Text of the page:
Eight Men Out (1988) - Drama, History, Sport

Hohum Score



A dramatization of the Black Sox scandal when the underpaid Chicago White Sox accepted bribes to deliberately lose the 1919 World Series.

IMDB: 7.2
Director: John Sayles
Stars: John Cusack, Clifton James
Length: 119 Minutes
PG Rating: PG
Reviews: 2 out of 92 found boring (2.17%)

One-line Reviews (36)

Sadly, where this film lacks is confident actors and a intense and knowledgeable screenplay.

For the most part though, this film feels and sounds a lot like America right after World War I ends, a fascinating time and place.

With "Eight Men Out," director-writer John Sayles brings a fascinating chapter of baseball history fully to life, expertly weaving the story among a large collection of characters - Robert Altman would be impressed.

I found this movie both fascinating and moving.

" -- "Slow Ones.

A few scenes have been added for dramatic unity, and others were abbreviated to maintain a consistent pace, but all the facts are there, and Sayles manages to pull them all together in an entertaining history lesson from our collective adolescence, re-creating that fateful moment when the boys of summer grew up for good.

But it's all the cynical wheeling and dealing behind the Black Sox scandal which make the film so fascinating.

entertaining account of the 1919 world series scandal .

Don't get me wrong though, the film was very entertaining as it showed a lot of the action on the field and touched on some aspects of the scandal.

This results in several snappy exchanges between the characters that resemble the dialogue heard in early black and white talkies, with words such as 'mugs', 'bushers', 'nickel-bets', 'shellacking' or 'squealer' - terms of the day.

In 1951 the South Carolina legislature passed a resolution: "32 years is too long to suffer for something he was never guilty of in the first place.

Baseball fan or not, EIGHT MEN OUT is worth watching.

The court scene at the end involving the whole ordeal was intense.

Not quite a "Limbo" or "Lone Star", but this is still entertaining and involving stuff.

Excellent and gripping film about human reactions to stress and temptation.

What is amazing about this movie though, is that it is true and all of the events that are seen in the movie are true also, which is completely mind blowing when thought about.

Well told by director John Sayles - a highly engaging drama that never gets bogged down.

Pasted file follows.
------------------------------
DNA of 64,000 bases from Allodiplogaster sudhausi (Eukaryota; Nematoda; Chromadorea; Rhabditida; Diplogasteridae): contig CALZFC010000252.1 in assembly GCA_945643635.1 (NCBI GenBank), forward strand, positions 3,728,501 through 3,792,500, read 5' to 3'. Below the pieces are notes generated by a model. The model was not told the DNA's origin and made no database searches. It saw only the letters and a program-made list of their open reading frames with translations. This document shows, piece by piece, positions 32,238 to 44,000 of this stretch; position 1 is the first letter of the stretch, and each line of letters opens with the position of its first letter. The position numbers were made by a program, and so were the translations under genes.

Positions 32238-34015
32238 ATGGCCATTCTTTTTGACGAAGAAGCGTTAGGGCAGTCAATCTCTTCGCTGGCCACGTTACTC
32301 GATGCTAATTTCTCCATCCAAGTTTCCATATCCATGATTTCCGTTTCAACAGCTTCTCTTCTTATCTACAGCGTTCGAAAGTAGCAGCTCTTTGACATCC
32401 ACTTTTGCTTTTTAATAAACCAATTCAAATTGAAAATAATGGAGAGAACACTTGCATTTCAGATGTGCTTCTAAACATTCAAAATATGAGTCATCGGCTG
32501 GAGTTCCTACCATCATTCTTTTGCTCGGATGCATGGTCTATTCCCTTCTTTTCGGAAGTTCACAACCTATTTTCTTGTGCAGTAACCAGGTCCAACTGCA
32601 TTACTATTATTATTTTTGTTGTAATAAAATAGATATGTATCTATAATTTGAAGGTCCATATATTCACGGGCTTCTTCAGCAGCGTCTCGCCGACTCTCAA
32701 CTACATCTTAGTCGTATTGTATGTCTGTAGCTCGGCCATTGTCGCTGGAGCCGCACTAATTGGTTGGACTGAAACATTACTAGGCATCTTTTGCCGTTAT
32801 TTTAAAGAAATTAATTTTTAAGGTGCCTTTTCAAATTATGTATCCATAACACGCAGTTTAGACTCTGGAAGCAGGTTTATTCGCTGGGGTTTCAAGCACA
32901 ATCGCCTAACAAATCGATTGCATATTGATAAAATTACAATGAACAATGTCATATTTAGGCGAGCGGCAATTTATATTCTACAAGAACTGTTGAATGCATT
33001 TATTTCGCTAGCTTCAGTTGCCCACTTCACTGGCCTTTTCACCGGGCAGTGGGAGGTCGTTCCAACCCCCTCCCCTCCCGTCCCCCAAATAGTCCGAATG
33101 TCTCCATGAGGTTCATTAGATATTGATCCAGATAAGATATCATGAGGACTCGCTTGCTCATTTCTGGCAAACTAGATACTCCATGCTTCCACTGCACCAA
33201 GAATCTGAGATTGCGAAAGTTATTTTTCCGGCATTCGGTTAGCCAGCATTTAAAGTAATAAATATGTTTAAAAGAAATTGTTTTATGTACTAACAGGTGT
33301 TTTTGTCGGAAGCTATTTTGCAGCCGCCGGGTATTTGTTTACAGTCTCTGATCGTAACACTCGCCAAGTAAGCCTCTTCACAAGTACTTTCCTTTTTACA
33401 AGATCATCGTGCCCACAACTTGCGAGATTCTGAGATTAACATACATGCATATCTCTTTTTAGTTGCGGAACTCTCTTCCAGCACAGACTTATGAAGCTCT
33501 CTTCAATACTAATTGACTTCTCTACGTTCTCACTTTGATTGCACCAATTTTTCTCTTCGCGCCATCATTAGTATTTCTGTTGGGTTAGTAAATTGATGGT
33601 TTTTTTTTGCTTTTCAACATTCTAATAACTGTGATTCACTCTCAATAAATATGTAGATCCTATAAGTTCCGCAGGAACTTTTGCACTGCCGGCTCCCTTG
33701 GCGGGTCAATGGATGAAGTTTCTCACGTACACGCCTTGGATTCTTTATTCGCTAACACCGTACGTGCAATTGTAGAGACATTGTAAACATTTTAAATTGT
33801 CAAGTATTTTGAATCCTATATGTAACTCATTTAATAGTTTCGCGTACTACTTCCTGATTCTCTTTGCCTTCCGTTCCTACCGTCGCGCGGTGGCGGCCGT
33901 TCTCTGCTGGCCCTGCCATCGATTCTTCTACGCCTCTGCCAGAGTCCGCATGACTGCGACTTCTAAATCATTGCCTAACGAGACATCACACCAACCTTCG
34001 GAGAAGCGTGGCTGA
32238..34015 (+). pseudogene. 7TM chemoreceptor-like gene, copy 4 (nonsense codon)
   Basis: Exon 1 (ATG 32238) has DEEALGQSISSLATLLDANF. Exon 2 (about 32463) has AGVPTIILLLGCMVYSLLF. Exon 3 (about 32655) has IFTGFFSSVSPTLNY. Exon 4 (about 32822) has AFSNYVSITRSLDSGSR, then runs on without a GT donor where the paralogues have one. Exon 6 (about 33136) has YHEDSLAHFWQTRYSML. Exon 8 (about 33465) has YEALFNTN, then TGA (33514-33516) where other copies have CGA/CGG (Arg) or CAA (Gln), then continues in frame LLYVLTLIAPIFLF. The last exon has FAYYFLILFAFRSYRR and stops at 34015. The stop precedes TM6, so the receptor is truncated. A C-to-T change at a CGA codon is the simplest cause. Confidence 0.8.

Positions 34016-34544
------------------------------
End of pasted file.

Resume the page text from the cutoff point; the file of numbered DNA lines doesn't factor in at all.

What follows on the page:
It's entertaining even for someone who doesn't know a thing about baseball (like me).

The story is very riveting, with a very detailed account of what happened in 1919.

I love films like BULL DURHAM and MAJOR LEAGUE and while both of them are tremendously entertaining, in my estimation it's EIGHT MEN OUT that's the better movie.

Informative and Entertaining .

For the most part though, this film feels and sounds a lot like America right after World War I ends, a fascinating time and place.

And the whole business between Christopher Lloyd, the varied gamblers and the law, well-it was difficult to follow that too.

It's difficult to fault the rendering of time and place and, at least to this unskilled eye, the restaging of the matches is extremely adept and exciting.

i thought this account of the 1919 scandal in which eight players on the Chicago White Sox were accused of throwing the World Series that year to be quite entertaining.

The third act is okay, but feels anticlimactic after a semi-exciting second part.

John Sayles took an incredibly complex story with at least eight memorable characters, and made a coherent and entertaining period drama.

However, well, if you're in my boat and don't really care for baseball in the first place, it gets boring.

I have read Asimov's book, and watched the account in the Ken Burns "9 Innings of Baseball", which also gave an interesting narrative on this compelling, if tragic, incident.

Cusack's look of bewilderment, alienation and frustration on the field as he sees the team crumbling around him is moving and the scenes of the Sox briefly reneging on their pledges and going hell for leather are triumphant, but given the absolutely fascinating, highly emotive subject matter, Sayles doesn't really articulate the scale of human drama present, or provide the social and emotional context to make Eight Men Out a great, even definitive take on the scandal.

There are some historical criticisms of the book, especially the way it treats Jackson, but it is a fascinating read.

Eight Men Out is a highly engrossing, very well-acted movie, but given the writer-director and the entirely compelling topic, it doesn't quite hit the heights.

Compelling story.

Not only was it extremely realistic, with retro costumes that mirrored the time period with perfect precision, but it was quite exciting as well.

This film was rather entertaining for a historical sports movie, though I basically knew how it was going to end.

The first part is somewhat confusing, which is mainly due to the fact that the characters are so poorly developed.